JN: Music was the catalyst for me too. High school was the first time I can recall wanting to find out about who the certain artists were behind art. I needed to know everything about a record – from the studio it was recorded in and who was at the mixing board, to who was behind the imagery. I really love the section in your book with old SST Records stickers from bands like Black Flag, Meat Puppets and Husker Du. Indie labels like that were definitely the first art I paid attention to. Sonic Youth was another big one for me. The records they did with artists like Raymond Pettibon, Richard Kern and Mike Mills became the first artists I started to follow and look in to.
DB: Well, I’m older than you. I wanted to know about who did Led Zep covers and go work for them. I actually applied for a job too. Hypgnosis wrote back and said I needed a university degree. Then I discovered Punk Rock. I think I forgot to tell you, but hanging out with you was what gave me the idea and then inspiration to try to get Sonic Youth in the book.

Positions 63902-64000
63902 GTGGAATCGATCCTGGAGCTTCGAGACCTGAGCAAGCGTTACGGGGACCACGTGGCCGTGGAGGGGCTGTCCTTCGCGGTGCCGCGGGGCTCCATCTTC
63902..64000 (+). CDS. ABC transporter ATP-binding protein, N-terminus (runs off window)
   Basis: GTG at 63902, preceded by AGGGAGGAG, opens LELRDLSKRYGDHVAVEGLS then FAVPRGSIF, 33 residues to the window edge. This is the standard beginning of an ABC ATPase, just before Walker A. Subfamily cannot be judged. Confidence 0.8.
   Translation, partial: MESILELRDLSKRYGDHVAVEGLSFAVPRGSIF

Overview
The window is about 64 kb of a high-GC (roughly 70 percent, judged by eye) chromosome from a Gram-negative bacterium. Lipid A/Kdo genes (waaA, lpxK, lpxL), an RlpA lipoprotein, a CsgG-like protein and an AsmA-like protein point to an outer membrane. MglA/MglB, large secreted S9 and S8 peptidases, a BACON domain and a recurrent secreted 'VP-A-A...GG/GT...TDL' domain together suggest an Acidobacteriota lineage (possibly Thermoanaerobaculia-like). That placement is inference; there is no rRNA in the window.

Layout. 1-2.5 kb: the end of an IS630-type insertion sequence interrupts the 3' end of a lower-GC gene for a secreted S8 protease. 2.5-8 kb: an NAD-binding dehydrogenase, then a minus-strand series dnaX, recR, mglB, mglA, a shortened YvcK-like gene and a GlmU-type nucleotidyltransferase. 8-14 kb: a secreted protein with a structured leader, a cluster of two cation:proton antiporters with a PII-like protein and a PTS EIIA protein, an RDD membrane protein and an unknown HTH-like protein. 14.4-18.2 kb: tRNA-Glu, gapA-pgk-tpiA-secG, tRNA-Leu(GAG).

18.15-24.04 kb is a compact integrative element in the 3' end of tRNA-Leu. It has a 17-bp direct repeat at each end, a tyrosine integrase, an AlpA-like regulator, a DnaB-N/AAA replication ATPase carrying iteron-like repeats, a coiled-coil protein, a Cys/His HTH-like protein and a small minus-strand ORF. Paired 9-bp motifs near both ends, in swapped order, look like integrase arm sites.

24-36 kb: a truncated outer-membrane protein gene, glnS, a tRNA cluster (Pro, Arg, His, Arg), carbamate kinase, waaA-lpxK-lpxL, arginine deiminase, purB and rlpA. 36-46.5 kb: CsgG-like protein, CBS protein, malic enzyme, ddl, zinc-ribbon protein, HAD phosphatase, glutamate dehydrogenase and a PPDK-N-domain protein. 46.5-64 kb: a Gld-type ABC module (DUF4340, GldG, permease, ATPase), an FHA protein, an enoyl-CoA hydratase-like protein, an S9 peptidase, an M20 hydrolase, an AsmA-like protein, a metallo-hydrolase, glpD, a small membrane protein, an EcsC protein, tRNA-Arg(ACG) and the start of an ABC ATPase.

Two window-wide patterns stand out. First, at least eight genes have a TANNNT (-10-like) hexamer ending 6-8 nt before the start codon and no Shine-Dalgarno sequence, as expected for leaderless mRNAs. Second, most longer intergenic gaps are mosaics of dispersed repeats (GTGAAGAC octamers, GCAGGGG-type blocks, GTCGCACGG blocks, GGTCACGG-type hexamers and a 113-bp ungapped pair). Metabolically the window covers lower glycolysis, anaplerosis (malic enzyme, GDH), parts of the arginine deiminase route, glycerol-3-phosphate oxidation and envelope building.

JN: No, You never told me that. That’s awesome! They recently put out a book and did an exhibition chronicling all their collaborations with visual artists.
DB: Do you know about Vinyl Factory in London? Its a art based record company that makes limited editions of big name artist records. You should see the Massive Attack one they produced – incredible!
JN: I think maybe we were looking at that shopping for records at Kim’s and started taking about the Designers Republic stuff too. Can you talk about the genesis of the book? I think when I met you two years ago it was in your head and you had already started contacting contributors.
DB: It started just over 3 years ago, simply as me trying to gather together all the stickers I’d collected from punk and then skate and street brands into a scrap book. A friend actually suggested that it might make an interesting book as a history of stickers. I did a bit of research and found there were loads of sticker books in the market, mostly graf and street art ones, but nothing that came at the subject from a historic, timeline perspective.